Screen-based sedentary behaviours in geographic areas with different levels of childhood overweight and obesity: The Italian ZOOM8 study

Myriam Galfo, Laura D'Addezio, Laura Censi, Romana Roccaldo, Giordano Giostra, Dina D'Addesa, Amleto D'Amicis, Veronica Angelini, Noemi Bevilacqua, Giovina Catasta, Irene Fabbri, Myriam Galfo, Deborah Martone, Romana Roccaldo, Elisabetta Toti, Angela Spinelli, Giovanni Baglio, Anna Lamberti, Paola Nardone, Daniela GaleoneMaria Teresa Menzano, Maria Teresa Scotti, Maria Teresa Silani, Silvana Teti, Adriano Cattaneo, Paola D'Acapito, Claudia Carletti, Federica Pascali, Giordano Giostra, Giulia Cairella, Esmeralda Castronuovo, Giuseppina Fersini, Marina La Rocca, Simonetta Rizzo, Achille Cernigliaro, Giovanni Baglio, Giulia Cairella, Marcello Caputo, Margherita Caroli, Chiara Cattaneo, Franco Cavallo, Laura Censi, Amalia De Luca, Barbara De Mei, Daniela Galeone, Giordano Giostra, Anna Lamberti, Gianfranco Mazzarella, Paola Nardone, Giuseppe Perri, Maria Teresa Silani, Anna Rita Silvestri, Angela Spinelli, Lorenzo Spizzichino

Research output: Contribution to journalArticlepeer-review


Background: Screen-based sedentary behaviours (SbSB) likely have a negative impact on many aspects of youth health and development. The purpose of this study was to describe the SbSB and to examine the associated factors in a sample of Italian school children.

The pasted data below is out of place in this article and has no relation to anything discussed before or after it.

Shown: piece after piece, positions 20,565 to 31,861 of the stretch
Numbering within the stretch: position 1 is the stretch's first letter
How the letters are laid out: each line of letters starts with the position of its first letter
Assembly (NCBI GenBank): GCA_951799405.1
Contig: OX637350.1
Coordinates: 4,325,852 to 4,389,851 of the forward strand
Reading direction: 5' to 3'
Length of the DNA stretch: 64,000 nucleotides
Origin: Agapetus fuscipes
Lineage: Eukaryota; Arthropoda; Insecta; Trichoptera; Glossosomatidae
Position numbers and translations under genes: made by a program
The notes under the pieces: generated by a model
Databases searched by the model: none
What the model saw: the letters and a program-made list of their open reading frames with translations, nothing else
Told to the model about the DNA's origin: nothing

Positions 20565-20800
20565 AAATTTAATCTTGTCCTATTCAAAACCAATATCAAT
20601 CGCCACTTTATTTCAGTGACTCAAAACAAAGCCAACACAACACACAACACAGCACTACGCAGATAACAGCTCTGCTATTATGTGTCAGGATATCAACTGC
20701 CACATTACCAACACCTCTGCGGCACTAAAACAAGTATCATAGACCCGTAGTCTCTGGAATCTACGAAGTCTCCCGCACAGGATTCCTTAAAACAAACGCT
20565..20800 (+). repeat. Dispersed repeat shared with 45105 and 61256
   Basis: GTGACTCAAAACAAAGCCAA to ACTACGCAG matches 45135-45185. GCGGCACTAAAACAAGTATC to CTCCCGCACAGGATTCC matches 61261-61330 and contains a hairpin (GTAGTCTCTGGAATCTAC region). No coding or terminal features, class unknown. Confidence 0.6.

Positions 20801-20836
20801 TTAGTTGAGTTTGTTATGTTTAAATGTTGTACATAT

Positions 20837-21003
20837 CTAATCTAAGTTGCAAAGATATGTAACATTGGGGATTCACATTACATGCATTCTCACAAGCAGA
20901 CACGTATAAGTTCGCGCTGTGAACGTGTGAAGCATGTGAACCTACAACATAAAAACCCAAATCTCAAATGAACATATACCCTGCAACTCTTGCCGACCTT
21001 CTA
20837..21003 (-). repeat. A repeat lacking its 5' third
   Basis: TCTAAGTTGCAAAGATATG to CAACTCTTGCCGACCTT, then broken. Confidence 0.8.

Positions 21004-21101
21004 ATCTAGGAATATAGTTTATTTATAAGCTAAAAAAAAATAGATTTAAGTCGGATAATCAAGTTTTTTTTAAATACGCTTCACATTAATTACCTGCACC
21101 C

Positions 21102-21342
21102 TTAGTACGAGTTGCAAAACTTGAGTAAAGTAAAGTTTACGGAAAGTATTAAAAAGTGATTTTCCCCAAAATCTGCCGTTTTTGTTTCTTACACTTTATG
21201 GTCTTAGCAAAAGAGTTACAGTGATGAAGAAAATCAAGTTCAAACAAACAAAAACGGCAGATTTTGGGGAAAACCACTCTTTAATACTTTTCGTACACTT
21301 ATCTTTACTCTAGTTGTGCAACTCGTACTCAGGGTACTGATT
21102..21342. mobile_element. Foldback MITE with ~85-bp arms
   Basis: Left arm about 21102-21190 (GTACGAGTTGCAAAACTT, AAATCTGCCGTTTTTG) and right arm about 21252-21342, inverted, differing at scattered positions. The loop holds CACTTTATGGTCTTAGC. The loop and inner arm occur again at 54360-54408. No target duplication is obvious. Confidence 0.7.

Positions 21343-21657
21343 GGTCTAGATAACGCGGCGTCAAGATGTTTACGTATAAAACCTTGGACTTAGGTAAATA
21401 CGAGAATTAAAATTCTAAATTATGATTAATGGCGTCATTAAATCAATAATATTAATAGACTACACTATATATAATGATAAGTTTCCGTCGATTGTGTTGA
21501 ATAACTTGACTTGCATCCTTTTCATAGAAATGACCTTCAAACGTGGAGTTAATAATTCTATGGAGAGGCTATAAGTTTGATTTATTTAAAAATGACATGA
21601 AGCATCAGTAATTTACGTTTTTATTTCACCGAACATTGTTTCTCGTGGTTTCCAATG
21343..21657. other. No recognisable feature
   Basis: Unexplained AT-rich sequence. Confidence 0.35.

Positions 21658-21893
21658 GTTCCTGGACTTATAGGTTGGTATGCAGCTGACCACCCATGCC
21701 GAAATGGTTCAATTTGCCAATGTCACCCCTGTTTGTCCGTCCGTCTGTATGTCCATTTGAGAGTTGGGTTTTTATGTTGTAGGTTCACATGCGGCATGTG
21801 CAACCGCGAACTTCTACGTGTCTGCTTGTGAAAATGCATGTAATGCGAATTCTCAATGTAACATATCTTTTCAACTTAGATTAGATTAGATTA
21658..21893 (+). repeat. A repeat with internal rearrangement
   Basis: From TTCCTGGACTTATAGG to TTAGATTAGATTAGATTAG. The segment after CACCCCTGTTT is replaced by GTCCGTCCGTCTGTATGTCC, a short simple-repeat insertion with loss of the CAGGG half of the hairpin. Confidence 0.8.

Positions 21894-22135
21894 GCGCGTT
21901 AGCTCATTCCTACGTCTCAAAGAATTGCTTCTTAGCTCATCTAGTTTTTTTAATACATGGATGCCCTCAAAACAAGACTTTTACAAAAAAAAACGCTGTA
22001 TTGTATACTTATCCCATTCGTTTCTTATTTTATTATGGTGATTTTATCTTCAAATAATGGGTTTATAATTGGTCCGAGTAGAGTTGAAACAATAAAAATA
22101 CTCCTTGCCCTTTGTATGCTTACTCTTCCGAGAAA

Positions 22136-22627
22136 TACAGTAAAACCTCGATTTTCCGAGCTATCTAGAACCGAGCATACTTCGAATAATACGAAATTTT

Methods: 2129 children, aged 8-9 years, from the three geographical areas of Italy with different levels of childhood overweight/obesity were involved. Body weight and height were measured. SbSB were evaluated using a parent-reported questionnaire with items about the time spent watching television (TV) and using computer/playstation/other electronic games. Pearson’s chi-square test and logistic regression analysis were conducted to study possible associated factors.

Results: More time was spent in SbSB during non-school days than on school days. More males than females watched television exceeding the recommended 2 hours/day and spent the same time using computer/playstation/other electronic games. The presence of a TV in the child’s bedroom was significantly associated with geographical area, and inversely associated with maternal education level. Moreover, children with a TV in the bedroom had higher odds of being overweight/obese (OR=1.36; 95% CI 1.07-1.73) and watching TV for more than 2 hours/day (OR=1.53; 95% CI 1.14-2.04 on weekdays; OR=1.30; 95% CI 1.04-1.62 on weekends) than those without a TV. Child’s gender, mother’s age and education were predictors of the SbSB.

Conclusions: Children from the studied Italian regions spent a considerable amount of time in SbSB, exceeding media recommendations, especially in the Southern area. Policies should be tailored geographically and especially aimed at caretakers to enforce rules regarding SbSB.

Original languageEnglish
Pages (from-to)e9473-1-e9473-11
JournalEpidemiology Biostatistics and Public Health
Issue number3
Publication statusPublished - 2014


  • Children
  • Screen time
  • Sedentary behaviour
  • TV viewing

ASJC Scopus subject areas

  • Epidemiology
  • Health Policy
  • Public Health, Environmental and Occupational Health
  • Community and Home Care


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